Forgiveness

“Forgive us our trespasses as we forgive others their trespasses.” Matthew 6:12

I remember when I first started to seriously forgive people with whom I had a difficult relationship. I thought forgiving them would end something. It didn’t. It started something (I wish I’d been warned). I thought forgiveness was a way to pull a bandaid off, revealing the healing wound underneath (warning: if you’re squeamish, this next part may be icky but it’s what I’ve got). But it was more like draining a cyst (I’ve done that a couple of times) and then the doctor packs the emptied hole and you have to keep getting that changed for up to a month while the wound heals from the bottom up, from the inside out.

That’s what forgiveness starts: A process of healing you from within yourself. Surprisingly little to do with the other person, actually. It’s not about justice or lack of; it’s about masochism. By forgiving the other person (or even yourself), you’re basically no longer hurting yourself. The other person already hurt you. They hurt you that time. You may or may not have gotten justice or an apology for that hurt. The thing is, it’s in the past, but every time you think about it and react to it. you hurt yourself. So instead of that other person having hurt you badly that time back in May of 2006, here you are, 13 years later, still seething about it. The other person doesn’t even know!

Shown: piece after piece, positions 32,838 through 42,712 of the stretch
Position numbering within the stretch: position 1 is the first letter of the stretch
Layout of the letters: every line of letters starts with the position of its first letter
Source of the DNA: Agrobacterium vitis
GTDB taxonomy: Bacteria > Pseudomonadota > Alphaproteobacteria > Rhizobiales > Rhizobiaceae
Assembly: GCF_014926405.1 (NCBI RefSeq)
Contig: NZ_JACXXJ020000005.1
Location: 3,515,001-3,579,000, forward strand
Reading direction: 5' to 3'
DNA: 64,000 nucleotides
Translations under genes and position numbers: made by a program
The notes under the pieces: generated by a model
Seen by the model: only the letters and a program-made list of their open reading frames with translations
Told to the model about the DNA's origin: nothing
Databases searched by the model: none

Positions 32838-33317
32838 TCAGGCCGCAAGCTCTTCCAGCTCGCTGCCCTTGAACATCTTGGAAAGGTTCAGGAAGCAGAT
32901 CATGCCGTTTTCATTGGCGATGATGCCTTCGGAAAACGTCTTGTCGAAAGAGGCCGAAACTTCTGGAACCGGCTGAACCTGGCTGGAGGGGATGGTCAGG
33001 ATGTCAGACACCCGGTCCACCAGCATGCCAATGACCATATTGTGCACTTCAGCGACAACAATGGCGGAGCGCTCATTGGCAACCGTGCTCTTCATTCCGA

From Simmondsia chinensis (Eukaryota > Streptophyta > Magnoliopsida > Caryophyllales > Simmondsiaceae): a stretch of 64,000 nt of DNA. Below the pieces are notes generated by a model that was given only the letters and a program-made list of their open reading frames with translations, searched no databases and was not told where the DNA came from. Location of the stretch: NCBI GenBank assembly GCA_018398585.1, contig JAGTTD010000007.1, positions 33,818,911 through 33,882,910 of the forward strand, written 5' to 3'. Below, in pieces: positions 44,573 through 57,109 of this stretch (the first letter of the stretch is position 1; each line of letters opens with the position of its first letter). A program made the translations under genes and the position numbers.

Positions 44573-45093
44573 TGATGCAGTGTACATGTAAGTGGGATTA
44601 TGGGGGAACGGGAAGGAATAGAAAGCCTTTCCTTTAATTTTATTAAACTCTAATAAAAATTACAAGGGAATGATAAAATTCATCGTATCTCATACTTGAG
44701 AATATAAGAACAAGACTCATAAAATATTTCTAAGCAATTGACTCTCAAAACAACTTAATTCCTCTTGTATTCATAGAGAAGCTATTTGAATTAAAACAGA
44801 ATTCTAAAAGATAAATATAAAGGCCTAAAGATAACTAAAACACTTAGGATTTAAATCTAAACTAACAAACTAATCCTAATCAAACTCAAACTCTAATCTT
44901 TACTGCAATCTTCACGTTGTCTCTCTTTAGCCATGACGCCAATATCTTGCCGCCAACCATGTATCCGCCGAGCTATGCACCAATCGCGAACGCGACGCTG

See how useless that is? See why forgiveness sets you free? Because that’s what it’s doing. It’s letting you off the hook, not the other person. It’s putting the past where it belongs: In the past.

I’ve mentioned ho’oponopono a few times. I come back to it because it is so easy. You don’t have to know what’s bothering you, you don’t have to know what’s stuck, you don’t have to know anything. These four deceptively simple sentences do a lot of work for you. Just keep repeating and repeating and repeating (in any order you want):

I love you
I’m sorry
Please forgive me
Thank you

Any time a thought that isn’t the most supportive crosses your mind, do ho’oponopono. (I really need to remember to take my own advice.) Or fudge and play Jasons Stephenson’s wonderful track on repeat (I go to sleep to this).

Just let your wounds heal.